Armin Ronacher armin.ronacher at active-4.com
Tue May 22 10:32:26 CEST 2007

Hoi,

Fred L. Drake, Jr. <fdrake <at> acm.org> writes:

>
> On Monday 21 May 2007, A.M. Kuchling wrote:
>  >
>  > * reST markup isn't much simpler than LaTeX.
>
> * reST doesn't support nested markup, which is used in the current
>   documentation.

For a lightweight markup language that is human readable (which rst certainly
is) the syntax is surprisingly powerful. You can nest any block tag and I'm not
sure how often you have to nest roles and stuff like that. The goal of the new
docs is a less complex syntax and currently nothing beats reStructuredText in

rst is simpler than latex:

LaTeX:

\item[\code{*?}, \code{+?}, \code{??}] The \character{*},
\character{+}, and \character{?} qualifiers are all \dfn{greedy}; they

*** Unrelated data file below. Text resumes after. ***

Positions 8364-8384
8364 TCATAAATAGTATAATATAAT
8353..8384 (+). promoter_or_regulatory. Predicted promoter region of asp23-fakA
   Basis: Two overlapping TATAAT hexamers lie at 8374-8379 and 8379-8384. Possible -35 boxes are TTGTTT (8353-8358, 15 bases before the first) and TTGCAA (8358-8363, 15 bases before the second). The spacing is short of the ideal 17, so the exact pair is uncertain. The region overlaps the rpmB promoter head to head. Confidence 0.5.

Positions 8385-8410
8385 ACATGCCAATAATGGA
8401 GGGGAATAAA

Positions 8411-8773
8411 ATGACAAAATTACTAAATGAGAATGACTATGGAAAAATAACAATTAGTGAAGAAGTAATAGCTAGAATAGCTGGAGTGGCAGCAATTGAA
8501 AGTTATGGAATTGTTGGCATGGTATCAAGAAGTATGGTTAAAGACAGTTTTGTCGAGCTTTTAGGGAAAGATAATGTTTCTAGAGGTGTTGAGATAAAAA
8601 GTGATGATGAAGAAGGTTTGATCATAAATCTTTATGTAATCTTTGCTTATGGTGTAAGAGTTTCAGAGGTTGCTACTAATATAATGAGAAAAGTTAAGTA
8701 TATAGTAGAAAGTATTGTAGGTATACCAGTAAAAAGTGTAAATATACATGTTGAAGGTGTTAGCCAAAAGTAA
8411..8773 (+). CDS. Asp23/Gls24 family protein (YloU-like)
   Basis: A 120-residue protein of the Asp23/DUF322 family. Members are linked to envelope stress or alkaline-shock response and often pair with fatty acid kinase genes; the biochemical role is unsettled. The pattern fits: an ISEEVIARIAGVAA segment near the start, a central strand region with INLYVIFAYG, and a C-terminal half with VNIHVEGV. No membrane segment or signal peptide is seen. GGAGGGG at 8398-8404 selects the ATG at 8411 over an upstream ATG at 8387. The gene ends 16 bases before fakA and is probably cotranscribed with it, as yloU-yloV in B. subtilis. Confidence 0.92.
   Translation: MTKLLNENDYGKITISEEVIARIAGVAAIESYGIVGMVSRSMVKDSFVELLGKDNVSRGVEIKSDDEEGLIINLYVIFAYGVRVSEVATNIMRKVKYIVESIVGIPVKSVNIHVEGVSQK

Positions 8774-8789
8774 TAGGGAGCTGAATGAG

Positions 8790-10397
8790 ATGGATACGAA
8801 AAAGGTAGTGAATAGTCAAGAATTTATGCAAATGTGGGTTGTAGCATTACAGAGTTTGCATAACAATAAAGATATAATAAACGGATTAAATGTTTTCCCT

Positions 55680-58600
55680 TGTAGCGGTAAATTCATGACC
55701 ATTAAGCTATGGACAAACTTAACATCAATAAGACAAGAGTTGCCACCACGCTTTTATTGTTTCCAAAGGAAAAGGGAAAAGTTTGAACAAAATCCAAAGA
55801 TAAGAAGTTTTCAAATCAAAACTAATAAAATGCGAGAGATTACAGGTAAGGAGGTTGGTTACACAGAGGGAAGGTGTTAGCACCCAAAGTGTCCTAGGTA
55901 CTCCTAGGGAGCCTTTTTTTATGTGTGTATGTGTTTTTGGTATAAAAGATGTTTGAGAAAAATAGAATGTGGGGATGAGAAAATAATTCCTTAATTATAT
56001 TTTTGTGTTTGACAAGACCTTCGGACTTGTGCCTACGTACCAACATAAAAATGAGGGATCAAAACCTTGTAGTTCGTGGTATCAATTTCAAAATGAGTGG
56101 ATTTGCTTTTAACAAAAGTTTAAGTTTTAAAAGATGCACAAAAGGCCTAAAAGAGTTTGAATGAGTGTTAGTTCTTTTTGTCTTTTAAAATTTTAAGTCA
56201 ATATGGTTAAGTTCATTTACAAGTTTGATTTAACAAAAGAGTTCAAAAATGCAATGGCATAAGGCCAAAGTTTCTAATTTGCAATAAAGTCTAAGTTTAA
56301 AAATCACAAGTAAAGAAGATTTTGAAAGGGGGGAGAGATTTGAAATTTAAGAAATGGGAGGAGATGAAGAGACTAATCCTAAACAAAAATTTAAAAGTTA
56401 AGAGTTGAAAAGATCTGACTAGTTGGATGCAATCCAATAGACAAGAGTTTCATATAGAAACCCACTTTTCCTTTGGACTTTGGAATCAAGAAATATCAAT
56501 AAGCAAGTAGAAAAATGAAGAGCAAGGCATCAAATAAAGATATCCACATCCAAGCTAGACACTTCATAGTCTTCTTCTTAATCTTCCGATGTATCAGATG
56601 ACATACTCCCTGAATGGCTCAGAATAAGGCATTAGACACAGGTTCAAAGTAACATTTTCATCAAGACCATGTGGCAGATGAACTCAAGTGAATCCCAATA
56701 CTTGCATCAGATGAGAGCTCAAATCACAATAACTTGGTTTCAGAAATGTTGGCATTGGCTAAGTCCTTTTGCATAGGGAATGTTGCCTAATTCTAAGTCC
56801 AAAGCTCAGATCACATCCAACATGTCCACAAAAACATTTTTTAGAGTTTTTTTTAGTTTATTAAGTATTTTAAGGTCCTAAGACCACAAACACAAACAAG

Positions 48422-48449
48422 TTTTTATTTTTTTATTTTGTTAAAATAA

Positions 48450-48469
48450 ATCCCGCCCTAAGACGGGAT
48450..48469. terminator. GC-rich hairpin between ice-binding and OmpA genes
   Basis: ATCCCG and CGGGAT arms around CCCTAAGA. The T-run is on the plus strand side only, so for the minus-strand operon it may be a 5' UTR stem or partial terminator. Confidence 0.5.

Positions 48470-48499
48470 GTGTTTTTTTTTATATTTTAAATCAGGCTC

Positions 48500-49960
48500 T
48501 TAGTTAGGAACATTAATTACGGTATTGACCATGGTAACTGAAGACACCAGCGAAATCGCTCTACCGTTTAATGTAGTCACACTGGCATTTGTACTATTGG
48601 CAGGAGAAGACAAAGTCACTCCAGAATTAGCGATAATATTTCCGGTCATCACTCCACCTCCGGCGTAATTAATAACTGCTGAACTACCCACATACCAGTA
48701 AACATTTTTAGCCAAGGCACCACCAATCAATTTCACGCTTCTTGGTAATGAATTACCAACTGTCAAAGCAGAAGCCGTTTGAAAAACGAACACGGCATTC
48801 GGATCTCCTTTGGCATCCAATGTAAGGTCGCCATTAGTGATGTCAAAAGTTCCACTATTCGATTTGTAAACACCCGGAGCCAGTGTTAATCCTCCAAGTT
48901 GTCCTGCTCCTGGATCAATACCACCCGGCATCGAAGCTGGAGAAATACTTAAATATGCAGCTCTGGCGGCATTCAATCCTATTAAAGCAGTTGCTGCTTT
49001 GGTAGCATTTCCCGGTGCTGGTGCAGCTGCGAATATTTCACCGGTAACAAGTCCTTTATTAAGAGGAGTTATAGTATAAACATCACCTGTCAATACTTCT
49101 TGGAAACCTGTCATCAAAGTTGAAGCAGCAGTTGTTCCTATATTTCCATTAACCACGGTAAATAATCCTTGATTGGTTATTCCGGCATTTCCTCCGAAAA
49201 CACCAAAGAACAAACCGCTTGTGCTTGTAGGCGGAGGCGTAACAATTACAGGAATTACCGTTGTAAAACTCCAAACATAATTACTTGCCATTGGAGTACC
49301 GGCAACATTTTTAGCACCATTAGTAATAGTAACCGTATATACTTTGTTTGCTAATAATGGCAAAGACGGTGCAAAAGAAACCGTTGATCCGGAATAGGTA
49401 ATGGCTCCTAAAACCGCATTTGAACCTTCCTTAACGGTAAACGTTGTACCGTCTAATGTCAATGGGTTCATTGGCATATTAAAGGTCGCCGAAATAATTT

match as much text as possible.  Sometimes this behaviour isn't
desired; if the RE \regexp{<.*>} is matched against
\code{'<H1>title</H1>'}, it will match the entire string, and not just
\code{'<H1>'}.  Adding \character{?} after the qualifier makes it
perform the match in \dfn{non-greedy} or \dfn{minimal} fashion; as
\emph{few} characters as possible will be matched.  Using \regexp{.*?}
in the previous expression will match only \code{'<H1>'}.

Here the same in rst:

*?, +?, ??
The '\*', '+', and '?' qualifiers are all :dfn:greedy;
they match as much text as possible.  Sometimes this behaviour isn't
desired; if the RE :regexp:<.\*> is matched against
'<H1>title</H1>', it will match the entire string, and not just
'<H1>'.  Adding '?' after the qualifier makes it perform the
match in :dfn:non-greedy or :dfn:minimal fashion; as *few*
characters as possible will be matched.  Using :regexp:.\*? in the
previous expression will match only '<H1>'.

Regards,
Armin